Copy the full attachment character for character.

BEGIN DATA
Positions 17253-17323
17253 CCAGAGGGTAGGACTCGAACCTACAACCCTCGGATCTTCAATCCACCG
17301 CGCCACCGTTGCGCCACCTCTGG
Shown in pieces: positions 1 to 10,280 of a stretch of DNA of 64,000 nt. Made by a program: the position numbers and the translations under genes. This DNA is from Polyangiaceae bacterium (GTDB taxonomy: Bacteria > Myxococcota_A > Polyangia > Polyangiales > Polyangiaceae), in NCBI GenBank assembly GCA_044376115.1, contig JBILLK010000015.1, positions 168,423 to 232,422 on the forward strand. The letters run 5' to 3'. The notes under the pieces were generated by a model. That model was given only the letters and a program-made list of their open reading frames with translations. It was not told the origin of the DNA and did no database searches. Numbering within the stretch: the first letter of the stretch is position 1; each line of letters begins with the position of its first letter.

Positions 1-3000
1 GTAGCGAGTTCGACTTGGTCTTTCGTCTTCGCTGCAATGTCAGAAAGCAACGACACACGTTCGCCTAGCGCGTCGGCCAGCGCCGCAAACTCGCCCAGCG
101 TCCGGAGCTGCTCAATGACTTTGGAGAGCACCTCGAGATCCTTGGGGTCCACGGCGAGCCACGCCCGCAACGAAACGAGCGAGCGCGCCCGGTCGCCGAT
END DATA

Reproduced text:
Positions 17253-17323
17253 CCAGAGGGTAGGACTCGAACCTACAACCCTCGGATCTTCAATCCACCG
17301 CGCCACCGTTGCGCCACCTCTGG
Shown in pieces: positions 1 to 10,280 of a stretch of DNA of 64,000 nt. Made by a program: the position numbers and the translations under genes. This DNA is from Polyangiaceae bacterium (GTDB taxonomy: Bacteria > Myxococcota_A > Polyangia > Polyangiales > Polyangiaceae), in NCBI GenBank assembly GCA_044376115.1, contig JBILLK010000015.1, positions 168,423 to 232,422 on the forward strand. The letters run 5' to 3'. The notes under the pieces were generated by a model. That model was given only the letters and a program-made list of their open reading frames with translations. It was not told the origin of the DNA and did no database searches. Numbering within the stretch: the first letter of the stretch is position 1; each line of letters begins with the position of its first letter.

Positions 1-3000
1 GTAGCGAGTTCGACTTGGTCTTTCGTCTTCGCTGCAATGTCAGAAAGCAACGACACACGTTCGCCTAGCGCGTCGGCCAGCGCCGCAAACTCGCCCAGCG
101 TCCGGAGCTGCTCAATGACTTTGGAGAGCACCTCGAGATCCTTGGGGTCCACGGCGAGCCACGCCCGCAACGAAACGAGCGAGCGCGCCCGGTCGCCGAT